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Companies Exposed from Inadequate Disaster Recovery Planning and Testing

Symantec announced the findings of an international study indicating that while 91 percent of IT organisations carry out full scenario testing of their disaster recovery plans incorporating relevant people, processes and technologies, nearly 50 percent of those tests fail.

This means that one in two UK organisations is not equipped to handle events, such as natural disasters, computer system failures and external computer threats.

Nearly half of IT organisations surveyed have had to execute their company's disaster recovery plans. The research findings show that 48 percent of organisations have had to execute disaster recovery plans and 44 percent surveyed without a disaster recovery plan experienced one problem or disaster, while 26 percent experience two or more, and 11 percent experienced three or more.

69 percent of respondents were concerned about their company's brand and reputation, 65 percent feared harm to overall customer loyalty, 65 percent were concerned with the impact to their competitive standing, while 64 percent were worried about losing company data in the wake of disasters.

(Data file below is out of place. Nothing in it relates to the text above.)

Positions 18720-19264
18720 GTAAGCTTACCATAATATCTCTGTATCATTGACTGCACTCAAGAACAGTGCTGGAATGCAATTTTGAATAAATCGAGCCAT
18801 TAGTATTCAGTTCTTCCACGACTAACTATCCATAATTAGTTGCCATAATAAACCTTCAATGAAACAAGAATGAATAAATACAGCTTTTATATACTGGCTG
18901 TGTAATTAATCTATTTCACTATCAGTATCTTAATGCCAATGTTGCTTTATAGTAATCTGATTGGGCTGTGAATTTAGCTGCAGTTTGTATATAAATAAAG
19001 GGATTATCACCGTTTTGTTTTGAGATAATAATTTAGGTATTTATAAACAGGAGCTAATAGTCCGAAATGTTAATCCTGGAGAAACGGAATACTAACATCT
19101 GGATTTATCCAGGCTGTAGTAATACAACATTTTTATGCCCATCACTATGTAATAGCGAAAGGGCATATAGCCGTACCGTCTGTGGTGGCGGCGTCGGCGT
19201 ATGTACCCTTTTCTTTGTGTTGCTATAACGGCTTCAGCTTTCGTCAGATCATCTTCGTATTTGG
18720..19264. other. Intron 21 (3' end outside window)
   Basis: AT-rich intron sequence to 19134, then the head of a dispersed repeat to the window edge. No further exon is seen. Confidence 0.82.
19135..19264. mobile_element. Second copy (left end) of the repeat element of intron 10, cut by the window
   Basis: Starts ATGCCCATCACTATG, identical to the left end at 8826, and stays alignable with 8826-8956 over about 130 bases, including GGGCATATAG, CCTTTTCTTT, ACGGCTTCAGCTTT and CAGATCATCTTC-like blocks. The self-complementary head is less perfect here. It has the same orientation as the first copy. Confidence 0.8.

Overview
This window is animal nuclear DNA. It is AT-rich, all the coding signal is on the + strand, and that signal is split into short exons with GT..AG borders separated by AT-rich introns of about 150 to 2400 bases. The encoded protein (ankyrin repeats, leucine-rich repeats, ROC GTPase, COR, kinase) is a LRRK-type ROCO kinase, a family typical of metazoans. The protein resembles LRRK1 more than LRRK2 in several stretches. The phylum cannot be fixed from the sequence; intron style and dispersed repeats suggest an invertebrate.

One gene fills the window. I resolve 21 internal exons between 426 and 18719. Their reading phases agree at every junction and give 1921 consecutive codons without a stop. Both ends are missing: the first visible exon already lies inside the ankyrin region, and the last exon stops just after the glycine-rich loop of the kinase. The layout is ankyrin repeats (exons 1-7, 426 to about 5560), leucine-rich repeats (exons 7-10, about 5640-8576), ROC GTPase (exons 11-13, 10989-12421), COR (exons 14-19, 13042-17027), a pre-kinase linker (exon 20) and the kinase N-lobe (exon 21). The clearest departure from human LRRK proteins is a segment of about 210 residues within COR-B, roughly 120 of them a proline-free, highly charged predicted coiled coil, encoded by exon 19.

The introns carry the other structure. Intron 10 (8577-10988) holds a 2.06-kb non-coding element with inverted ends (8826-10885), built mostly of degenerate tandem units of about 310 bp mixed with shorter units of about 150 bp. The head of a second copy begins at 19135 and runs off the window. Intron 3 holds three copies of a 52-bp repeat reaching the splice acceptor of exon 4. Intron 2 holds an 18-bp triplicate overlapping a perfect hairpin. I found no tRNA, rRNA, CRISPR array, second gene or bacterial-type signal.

Despite this 77 percent of CEOs surveyed are still failing to take an active role on disaster planning committees.

Concerns that prompted IT organisations to create a disaster recovery plan included 69 percent citing natural disasters, 57 percent naming virus attacks and 31 percent specifying war and/or terrorism.

67 percent surveyed cited computer failure and 57 percent named external computer threats, while 89 percent agreed upon acceptable levels of risk with non-IT business executives in their organisation, only 33 percent have done so for all the threats to which they feel exposed.

Désiré has been musing and writing about technology during a career spanning four decades. He dabbled in website building and web hosting when DHTML and frames were en vogue and started writing about the impact of technology on society just before the start of the Y2K hysteria at the turn of the last millennium. Following an eight-year stint at where he discovered the joys of global tech-fests, Désiré now heads up TechRadar Pro. Previously he was a freelance technology journalist at Incisive Media, Breakthrough Publishing and Vnunet, and Business Magazine. He also launched and hosted the first Tech Radio Show on Radio Plus.